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Selling best practices

Selling best practices

The complete guide to selling your wine

Selling your wine involves more than knowing how much your bottles are worth. You could own an incredibly rare Lafite-Rothschild vintage, but if you don't know the best way to sell it you might miss out on hundreds, perhaps even thousands of dollars in profits. You should consider the best price to charge for your wine, as well as which selling platform will meet your needs. You'll also want to take advantage of cyclical market trends to attract the perfect buyer. Learn more.

How to determine the resale value of your wine

Producers and terroirs that have excellent reputations among collectors will often fetch a premium price. A producer's overall ranking will usually get you within $100 of the actual market value of the wine, but if you want to find out exactly how much your wine is worth you'll need to read critic scores for the vintage. Factors like market timing, storage history, provenance, and terroir also impact how much your wine is worth on the secondary market. Consider all of these aspects before you sell your wine. Learn more.

How to maximize profit when selling wine

I can sometimes go months without buying more than a bottle or two of fine wine, but in November and in April, like clockwork, I buy multiple cases within the span of a few weeks. It turns out that I'm not alone; most of the collectors I know tend to binge on fine wine purchases in the late fall and early spring. This is when bottles are safest to ship, and fall purchases also set up collectors for the holiday season. For this reason you may stand to make the greatest profit when you wait to sell your wine during these two seasons. Doing so gives you a deeper pool of buyers than you would have during the “off season,” and those buyers are often willing to spend more on full cases. Learn more.

Understanding auction fees when selling wine

If you have an especially rare collection of wine that an auction house knows will make the news, they may not charge a fee at all to get your business. However, most auction houses charge at least 20 percent of the final sale to auction your wine. Some auctions charge an additional insurance fee of about one percent on top of the sale fee. It's important to read the fine print on your auction contract before you sell your wines at auction. Learn more.

The ethics of selling wine at auction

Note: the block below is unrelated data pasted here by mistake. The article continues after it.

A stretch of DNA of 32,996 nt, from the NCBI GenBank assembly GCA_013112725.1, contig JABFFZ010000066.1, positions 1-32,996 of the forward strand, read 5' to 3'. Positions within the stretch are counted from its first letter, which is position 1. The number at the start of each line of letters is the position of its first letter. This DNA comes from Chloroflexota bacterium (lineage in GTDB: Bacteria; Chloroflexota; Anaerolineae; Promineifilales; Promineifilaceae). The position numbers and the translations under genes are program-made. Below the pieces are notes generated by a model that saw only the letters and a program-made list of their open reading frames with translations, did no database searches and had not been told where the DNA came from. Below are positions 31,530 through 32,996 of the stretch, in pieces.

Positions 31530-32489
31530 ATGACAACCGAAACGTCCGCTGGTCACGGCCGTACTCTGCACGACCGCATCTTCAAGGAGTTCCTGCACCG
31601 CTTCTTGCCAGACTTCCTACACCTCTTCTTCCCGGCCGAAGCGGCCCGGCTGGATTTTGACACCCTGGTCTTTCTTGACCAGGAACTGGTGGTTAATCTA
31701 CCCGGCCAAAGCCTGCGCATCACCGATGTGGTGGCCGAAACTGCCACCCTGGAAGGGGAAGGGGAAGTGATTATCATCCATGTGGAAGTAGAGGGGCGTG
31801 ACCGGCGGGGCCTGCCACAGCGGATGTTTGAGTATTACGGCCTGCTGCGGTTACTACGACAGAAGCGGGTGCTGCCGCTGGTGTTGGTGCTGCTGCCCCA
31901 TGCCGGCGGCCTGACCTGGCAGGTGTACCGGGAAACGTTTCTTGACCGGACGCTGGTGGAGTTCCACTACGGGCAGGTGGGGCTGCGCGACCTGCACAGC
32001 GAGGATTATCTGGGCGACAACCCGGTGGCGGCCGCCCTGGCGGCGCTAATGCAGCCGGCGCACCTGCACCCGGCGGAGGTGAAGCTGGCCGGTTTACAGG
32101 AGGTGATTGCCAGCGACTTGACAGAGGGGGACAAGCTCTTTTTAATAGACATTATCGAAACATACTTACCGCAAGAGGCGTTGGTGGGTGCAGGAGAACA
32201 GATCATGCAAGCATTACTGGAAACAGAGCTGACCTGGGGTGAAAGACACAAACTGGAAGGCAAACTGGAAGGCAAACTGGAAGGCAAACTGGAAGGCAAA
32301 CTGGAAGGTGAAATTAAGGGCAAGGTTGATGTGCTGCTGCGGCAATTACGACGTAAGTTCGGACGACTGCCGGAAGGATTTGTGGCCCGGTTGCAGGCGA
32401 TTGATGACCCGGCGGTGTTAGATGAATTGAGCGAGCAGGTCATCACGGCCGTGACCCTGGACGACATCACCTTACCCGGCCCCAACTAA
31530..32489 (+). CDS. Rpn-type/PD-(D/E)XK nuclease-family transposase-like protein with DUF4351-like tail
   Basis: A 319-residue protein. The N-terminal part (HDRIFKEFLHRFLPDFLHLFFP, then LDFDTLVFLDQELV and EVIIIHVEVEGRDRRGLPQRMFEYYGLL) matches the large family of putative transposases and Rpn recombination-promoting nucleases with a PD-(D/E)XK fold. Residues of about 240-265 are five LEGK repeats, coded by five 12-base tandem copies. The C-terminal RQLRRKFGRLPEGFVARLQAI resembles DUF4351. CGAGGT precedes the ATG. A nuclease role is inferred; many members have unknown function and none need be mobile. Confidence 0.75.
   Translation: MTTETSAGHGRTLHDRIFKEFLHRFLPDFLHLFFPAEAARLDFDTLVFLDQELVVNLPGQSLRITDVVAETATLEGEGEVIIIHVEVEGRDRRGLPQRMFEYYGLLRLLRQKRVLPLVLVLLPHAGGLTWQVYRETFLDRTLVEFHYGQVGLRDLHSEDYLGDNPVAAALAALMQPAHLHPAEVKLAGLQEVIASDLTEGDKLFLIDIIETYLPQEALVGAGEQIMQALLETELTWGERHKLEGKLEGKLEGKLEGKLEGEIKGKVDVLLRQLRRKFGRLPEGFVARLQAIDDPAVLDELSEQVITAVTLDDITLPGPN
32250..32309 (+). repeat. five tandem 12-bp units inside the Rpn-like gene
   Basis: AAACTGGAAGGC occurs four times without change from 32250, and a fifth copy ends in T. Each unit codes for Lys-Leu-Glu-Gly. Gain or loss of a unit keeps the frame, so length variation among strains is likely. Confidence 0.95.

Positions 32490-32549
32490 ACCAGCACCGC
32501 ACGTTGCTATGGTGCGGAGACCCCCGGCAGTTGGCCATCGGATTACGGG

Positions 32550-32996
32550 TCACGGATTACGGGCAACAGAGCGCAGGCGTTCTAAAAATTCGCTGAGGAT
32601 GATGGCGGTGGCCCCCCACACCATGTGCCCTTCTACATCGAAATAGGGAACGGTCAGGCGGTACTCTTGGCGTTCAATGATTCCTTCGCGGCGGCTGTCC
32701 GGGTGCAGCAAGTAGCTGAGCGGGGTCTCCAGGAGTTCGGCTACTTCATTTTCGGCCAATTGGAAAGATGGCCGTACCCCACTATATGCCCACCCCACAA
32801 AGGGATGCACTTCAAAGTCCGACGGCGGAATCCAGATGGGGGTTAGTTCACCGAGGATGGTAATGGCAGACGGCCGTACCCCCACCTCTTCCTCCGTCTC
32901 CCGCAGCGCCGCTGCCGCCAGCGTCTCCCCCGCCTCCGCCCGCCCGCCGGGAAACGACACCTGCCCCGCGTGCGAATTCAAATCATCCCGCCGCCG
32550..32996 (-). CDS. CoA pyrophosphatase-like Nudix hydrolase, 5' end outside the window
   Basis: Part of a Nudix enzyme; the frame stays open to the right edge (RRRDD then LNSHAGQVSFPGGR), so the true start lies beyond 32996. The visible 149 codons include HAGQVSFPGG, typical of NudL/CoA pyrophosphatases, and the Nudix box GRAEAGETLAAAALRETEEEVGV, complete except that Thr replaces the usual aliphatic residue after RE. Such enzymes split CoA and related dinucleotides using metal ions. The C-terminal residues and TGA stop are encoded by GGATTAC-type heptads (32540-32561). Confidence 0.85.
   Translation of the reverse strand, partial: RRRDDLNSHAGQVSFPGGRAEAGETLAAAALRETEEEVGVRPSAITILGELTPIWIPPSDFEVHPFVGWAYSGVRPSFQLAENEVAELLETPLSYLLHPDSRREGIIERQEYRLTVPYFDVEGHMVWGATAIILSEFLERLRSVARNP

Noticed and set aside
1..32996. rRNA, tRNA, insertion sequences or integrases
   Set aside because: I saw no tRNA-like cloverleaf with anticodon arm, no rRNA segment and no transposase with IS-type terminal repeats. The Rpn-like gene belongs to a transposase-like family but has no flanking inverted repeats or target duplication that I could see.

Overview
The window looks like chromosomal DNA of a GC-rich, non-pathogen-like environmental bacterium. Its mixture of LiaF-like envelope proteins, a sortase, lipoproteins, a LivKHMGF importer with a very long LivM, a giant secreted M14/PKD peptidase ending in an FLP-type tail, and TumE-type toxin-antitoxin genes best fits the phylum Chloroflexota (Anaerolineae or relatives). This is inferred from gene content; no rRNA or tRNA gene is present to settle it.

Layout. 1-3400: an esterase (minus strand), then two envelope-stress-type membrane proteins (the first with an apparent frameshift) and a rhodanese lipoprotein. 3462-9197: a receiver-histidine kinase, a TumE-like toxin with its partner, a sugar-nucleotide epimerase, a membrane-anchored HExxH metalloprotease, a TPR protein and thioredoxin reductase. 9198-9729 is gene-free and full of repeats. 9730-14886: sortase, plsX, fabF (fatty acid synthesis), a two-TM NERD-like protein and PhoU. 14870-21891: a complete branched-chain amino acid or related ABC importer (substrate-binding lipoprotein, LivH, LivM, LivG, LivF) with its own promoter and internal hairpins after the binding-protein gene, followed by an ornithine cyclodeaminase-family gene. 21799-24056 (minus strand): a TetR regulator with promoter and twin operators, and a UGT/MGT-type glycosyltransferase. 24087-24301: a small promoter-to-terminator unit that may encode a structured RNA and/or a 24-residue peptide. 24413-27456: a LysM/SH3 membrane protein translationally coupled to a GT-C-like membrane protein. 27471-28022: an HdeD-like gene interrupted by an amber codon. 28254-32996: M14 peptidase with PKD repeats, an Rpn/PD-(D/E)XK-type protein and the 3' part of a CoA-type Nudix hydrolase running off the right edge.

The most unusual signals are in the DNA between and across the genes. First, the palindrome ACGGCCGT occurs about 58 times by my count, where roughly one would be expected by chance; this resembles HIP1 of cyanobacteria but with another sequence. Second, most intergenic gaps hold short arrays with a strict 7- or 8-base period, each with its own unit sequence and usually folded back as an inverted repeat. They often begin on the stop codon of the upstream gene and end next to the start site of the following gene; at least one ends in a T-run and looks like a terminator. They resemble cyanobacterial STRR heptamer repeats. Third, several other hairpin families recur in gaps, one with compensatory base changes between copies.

There are two reasons why you should care about wine auction ethics: it increases your trustworthiness as a seller, and it keeps bad wines off the market. Wine auction ethics should always be based on the golden rule, “do unto others as you would have them do unto you.” You should also err on the side of disclosure; even if a wine is flawed, it's possible to ethically sell that bottle if you inform the auction house or the buyer of everything you know about the wine. Learn more.

How to sell wine on consignment

The best wine consignment services offer collectors a diverse range of options, regardless of whether the collector has prior experience selling wine. Regardless of who you ultimately work with, it is critical to ensure that your partner is in good legal standing, has the ability to accurately assess your bottles, and has an expansive network and resources to ensure you get the best price on your wines. Learn more.

What to do with your wine when you die

Jason Preston, AAA, who is a Certified Member of the Appraisers Association of America and who regularly appears as an appraiser on PBS' Antiques Roadshow, has handled plenty of wine inheritance cases in his career. One of the most memorable, he says, was when he was called in to appraise a wine collection in Bel-Air. The original cellar owner had passed away, leaving his entire wine collection to his family. What his heirs didn't realize was that the cellar's temperature controls had stopped working, leaving the wines exposed to 85-degree temperatures for months. Preston took one look at the condition of the cellar and knew the wine wasn't salvageable. It was one of his shortest appraisal visits ever. Learn more.